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Features

Little-known RSV a danger to kids, babies — what parents should know

The symptoms sound a lot like a common cold, but respiratory syncytial virus (RSV) can cause severe illness in babies and toddlers.

RSV is a common infection that starts with cold-like symptoms that can worsen over time.

In healthy older children and adults, RSV usually only causes mild symptoms that can be managed at home with over-the-counter fever reducers and pain relievers.

Those at a higher risk of severe infection who get RSV — including infants, people with weakened immune systems, people with chronic heart or lung disease or neuromuscular disorders, and adults age 65 and older — may need to be hospitalized, depending on their symptoms.

In some children, RSV can lead to pneumonia or bronchiolitis, which is an inflammation of the small airway passages entering the lungs. Bronchiolitis can be caused by many viruses, but RSV is a leading cause of the illness.

The Centers for Disease Control and Prevention reports virtually all children will have an RSV infection by the time they turn 2 years old.

The early signs of RSV include runny nose, cough and decreased appetite. As the infection progresses, the cough may worsen and wheezing and/or difficulty breathing and a fever may develop.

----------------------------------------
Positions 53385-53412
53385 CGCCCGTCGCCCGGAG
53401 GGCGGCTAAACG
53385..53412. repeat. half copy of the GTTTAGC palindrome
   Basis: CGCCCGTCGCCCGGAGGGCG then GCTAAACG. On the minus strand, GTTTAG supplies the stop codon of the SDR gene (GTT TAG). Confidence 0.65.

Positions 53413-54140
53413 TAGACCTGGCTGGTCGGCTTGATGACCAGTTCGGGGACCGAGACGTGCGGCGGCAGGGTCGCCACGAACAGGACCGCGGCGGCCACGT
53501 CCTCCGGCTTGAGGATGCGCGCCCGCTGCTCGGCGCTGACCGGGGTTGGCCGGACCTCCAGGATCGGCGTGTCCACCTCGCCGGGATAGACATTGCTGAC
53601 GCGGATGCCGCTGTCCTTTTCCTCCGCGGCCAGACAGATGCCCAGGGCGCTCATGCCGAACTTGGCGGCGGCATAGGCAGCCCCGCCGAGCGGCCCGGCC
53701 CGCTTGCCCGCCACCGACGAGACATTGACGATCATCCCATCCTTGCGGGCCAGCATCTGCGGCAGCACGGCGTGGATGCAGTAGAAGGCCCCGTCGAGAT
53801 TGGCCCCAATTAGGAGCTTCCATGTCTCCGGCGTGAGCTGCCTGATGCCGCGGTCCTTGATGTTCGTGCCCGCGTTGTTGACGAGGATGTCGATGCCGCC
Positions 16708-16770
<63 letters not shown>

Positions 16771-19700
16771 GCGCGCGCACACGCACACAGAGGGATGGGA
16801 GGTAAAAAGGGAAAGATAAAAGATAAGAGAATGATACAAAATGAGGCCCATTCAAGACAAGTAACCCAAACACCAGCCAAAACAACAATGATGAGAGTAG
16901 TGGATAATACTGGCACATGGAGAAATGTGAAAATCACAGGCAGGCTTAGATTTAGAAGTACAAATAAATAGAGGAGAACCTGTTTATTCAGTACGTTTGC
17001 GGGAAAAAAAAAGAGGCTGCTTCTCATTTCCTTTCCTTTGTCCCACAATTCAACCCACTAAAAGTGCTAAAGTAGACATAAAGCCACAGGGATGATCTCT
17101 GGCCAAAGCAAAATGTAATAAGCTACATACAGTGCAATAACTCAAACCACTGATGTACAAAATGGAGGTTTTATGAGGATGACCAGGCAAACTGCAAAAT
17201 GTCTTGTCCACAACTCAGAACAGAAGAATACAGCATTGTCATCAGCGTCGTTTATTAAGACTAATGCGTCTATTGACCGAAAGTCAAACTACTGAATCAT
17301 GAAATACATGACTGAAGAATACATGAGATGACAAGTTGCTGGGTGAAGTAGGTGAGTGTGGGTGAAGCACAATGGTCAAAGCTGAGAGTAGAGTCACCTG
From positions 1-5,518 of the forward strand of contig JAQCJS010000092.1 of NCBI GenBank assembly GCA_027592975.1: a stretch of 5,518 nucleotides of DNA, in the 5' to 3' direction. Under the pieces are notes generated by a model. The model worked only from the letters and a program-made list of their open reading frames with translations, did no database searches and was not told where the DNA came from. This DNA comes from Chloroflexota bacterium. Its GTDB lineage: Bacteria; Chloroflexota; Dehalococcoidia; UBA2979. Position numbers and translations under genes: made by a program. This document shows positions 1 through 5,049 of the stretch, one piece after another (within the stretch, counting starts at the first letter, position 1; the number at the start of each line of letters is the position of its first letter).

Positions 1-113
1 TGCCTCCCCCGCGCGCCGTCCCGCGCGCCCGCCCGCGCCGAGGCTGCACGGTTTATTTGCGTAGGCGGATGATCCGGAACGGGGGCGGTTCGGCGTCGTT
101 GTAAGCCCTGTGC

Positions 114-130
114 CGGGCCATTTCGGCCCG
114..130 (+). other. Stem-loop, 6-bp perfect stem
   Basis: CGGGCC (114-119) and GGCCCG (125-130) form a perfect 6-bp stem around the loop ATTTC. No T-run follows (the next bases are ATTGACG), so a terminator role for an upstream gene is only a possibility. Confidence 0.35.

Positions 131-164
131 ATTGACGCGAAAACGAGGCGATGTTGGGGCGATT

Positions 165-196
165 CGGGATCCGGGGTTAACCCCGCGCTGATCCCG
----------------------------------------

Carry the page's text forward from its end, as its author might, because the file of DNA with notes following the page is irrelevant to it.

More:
Infants who are younger than 6 months old may only show symptoms such as irritability, unusually low levels of activity, lower appetite and pauses while breathing (apnea) or shallow, rapid breathing.

Most children who have RSV do not require treatment by a doctor or a trip to the emergency room.

Take your child to the ER or call 911 if they stop breathing, turn blue around the lips or nail beds, if they’re showing signs of dehydration (including less frequent wet diapers or crying without tears), or if they’re having severe difficulty breathing, such as nostrils flaring (getting bigger), grunting, or looking like they are getting tired from working hard to breathe.

Call or visit your doctor if you hear wheezing, your child has problems eating or drinking, if they are younger than 3 months and have a fever more than 100.8 or if they have a persistent fever and are older than 3 months.

There is no vaccine for RSV or medication to treat the virus. Antibiotics do not work for RSV or other forms of viral bronchiolitis.

Most children and adults recover in one to two weeks, but some cases of bronchiolitis or RSV require a hospital stay for extra oxygen and supportive care such as frequent suctioning.

At home, you can make sure sick kids get enough fluids and suction their nostrils if needed with a suction bulb.

Take steps to prevent infection. Wash your hands frequently; avoid touching your face; avoid contact with sick people; clean and disinfect your home, focusing on things people often touch such as doorknobs, toys, light switches and handles; cover your nose and mouth when you cough or sneeze with a tissue or the crook of your arm.

If you’re sick, stay home and prevent the spread of germs.

For more information about Edward-Elmhurst Health pediatric care, visit eehealth.org/services/emergency/pediatric  and eehealth.org/services/children.

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